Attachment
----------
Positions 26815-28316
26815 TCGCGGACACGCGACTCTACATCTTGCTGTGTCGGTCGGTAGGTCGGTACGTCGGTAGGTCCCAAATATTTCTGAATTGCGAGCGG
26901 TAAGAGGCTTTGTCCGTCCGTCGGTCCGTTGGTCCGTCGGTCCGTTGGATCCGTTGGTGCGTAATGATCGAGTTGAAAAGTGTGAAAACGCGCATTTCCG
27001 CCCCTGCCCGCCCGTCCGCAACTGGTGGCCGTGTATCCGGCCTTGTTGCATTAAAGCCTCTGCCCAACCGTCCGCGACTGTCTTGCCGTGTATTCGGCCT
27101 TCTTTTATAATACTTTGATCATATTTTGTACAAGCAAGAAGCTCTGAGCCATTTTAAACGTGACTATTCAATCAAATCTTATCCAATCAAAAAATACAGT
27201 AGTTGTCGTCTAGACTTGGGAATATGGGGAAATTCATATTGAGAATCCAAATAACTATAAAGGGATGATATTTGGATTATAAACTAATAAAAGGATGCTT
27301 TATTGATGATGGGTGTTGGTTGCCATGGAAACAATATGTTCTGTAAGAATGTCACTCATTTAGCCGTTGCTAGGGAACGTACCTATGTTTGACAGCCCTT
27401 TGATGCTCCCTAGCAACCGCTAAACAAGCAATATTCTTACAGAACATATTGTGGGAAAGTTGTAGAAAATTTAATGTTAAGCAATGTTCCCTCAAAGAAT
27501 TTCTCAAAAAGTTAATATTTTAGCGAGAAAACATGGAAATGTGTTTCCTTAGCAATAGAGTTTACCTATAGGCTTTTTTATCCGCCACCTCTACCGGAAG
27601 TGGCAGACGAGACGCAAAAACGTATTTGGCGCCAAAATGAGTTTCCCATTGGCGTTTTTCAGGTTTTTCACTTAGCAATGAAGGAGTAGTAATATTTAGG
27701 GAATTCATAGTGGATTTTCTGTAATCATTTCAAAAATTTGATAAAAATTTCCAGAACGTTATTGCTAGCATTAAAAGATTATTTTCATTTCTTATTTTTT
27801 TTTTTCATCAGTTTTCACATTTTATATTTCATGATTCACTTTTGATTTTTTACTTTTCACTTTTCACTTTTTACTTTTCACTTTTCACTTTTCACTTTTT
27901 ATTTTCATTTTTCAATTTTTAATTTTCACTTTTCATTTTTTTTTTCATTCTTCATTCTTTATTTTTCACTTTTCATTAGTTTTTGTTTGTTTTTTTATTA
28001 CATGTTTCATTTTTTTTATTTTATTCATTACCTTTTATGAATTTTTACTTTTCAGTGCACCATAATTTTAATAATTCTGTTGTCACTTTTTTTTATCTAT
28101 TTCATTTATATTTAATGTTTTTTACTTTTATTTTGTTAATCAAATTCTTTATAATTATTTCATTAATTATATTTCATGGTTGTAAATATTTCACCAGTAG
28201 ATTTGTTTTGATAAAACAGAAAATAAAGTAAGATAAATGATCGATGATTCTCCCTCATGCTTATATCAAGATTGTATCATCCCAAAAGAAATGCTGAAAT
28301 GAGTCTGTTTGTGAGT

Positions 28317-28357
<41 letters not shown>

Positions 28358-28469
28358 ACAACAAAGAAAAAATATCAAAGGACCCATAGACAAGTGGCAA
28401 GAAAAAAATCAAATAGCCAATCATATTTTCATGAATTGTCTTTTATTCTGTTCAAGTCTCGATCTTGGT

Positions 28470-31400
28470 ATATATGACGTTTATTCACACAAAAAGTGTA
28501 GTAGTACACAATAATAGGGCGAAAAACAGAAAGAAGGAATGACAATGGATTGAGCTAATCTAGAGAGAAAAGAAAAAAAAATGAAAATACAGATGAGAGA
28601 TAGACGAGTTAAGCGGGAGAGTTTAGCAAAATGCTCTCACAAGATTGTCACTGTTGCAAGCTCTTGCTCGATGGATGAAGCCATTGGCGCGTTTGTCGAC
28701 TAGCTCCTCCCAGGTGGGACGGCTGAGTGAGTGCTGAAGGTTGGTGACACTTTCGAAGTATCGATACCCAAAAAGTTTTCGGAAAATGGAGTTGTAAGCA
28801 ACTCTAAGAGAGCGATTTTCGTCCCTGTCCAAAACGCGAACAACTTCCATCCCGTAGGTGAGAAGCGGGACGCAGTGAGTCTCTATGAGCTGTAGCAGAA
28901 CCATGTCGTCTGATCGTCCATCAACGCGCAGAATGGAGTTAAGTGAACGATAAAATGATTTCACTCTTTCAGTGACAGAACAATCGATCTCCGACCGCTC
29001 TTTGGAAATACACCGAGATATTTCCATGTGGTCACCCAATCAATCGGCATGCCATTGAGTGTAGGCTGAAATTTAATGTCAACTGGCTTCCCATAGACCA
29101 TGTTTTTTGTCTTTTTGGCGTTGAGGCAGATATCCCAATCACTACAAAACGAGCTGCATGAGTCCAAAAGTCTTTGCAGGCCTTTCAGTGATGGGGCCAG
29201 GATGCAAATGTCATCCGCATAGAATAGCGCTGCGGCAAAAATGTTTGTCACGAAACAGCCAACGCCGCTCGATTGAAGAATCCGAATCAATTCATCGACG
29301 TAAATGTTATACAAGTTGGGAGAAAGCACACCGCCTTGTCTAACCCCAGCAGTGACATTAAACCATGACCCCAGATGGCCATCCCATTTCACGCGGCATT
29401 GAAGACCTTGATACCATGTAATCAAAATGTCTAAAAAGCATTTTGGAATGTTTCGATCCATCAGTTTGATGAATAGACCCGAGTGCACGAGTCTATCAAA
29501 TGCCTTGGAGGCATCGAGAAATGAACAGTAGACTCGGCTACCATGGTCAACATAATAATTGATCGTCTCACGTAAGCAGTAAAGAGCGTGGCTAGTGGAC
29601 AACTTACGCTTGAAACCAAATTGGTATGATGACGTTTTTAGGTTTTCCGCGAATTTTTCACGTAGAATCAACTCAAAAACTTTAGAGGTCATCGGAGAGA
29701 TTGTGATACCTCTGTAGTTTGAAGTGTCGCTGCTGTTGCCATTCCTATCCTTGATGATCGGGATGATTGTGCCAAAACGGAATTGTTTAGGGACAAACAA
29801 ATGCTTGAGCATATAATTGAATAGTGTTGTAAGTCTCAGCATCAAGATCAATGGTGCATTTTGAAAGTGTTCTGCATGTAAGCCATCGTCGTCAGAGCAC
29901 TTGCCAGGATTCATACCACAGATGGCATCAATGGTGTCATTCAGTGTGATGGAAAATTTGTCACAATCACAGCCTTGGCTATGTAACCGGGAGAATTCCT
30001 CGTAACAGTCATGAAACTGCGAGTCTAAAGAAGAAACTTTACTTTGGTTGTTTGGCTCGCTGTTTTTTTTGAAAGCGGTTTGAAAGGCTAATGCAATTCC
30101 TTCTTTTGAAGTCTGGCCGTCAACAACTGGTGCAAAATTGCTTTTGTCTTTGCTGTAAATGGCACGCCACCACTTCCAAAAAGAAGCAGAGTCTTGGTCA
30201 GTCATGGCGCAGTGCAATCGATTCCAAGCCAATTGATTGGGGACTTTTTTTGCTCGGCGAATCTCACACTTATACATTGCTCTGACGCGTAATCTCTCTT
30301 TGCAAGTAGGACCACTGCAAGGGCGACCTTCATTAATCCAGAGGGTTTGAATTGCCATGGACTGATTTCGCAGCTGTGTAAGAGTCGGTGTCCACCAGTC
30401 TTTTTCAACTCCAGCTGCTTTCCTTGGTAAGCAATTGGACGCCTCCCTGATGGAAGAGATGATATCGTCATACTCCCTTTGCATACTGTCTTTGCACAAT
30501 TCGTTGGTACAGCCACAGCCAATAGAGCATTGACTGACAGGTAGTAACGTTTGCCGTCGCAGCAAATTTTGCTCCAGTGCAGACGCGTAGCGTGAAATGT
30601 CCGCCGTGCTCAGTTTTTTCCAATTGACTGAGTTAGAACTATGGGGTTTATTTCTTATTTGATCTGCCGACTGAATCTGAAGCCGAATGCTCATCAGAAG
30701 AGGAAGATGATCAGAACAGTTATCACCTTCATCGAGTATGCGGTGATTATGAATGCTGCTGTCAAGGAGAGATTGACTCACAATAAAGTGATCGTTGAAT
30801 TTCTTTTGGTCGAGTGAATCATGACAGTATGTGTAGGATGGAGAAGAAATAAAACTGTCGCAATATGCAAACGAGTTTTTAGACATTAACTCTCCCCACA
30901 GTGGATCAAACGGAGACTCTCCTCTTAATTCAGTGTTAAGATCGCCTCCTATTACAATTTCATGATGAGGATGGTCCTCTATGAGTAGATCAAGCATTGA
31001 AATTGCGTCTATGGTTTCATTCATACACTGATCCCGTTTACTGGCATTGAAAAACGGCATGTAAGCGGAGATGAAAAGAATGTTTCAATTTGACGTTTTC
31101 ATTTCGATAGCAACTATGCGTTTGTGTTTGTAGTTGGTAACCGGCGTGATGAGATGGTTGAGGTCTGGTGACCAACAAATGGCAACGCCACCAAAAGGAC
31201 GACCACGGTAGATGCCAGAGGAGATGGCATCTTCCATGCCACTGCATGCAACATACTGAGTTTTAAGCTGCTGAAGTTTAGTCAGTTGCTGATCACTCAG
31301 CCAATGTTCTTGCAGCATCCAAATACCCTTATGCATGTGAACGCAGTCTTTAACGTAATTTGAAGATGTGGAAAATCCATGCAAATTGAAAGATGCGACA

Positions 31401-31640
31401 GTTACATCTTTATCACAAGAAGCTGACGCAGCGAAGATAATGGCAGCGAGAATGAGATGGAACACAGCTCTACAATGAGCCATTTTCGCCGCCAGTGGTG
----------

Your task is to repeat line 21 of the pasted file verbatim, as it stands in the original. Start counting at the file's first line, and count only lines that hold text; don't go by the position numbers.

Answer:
28358 ACAACAAAGAAAAAATATCAAAGGACCCATAGACAAGTGGCAA